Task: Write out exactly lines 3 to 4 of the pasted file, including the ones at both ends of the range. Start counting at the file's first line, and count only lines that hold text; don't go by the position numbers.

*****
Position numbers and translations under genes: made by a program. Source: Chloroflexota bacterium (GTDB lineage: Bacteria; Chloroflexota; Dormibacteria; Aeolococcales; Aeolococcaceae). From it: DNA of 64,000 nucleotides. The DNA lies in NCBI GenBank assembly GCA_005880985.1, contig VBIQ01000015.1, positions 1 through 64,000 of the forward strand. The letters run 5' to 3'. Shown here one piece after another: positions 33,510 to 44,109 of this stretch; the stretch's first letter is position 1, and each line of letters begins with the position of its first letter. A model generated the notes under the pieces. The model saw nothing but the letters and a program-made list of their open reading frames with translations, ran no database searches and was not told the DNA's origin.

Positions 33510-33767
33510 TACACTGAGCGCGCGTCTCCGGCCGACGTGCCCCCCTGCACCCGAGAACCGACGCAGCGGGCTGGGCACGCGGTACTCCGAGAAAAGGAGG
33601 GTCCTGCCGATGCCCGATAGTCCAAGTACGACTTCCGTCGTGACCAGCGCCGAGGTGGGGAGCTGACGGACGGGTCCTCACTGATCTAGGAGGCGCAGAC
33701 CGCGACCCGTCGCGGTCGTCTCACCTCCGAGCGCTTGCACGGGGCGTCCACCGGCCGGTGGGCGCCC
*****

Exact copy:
33510 TACACTGAGCGCGCGTCTCCGGCCGACGTGCCCCCCTGCACCCGAGAACCGACGCAGCGGGCTGGGCACGCGGTACTCCGAGAAAAGGAGG
33601 GTCCTGCCGATGCCCGATAGTCCAAGTACGACTTCCGTCGTGACCAGCGCCGAGGTGGGGAGCTGACGGACGGGTCCTCACTGATCTAGGAGGCGCAGAC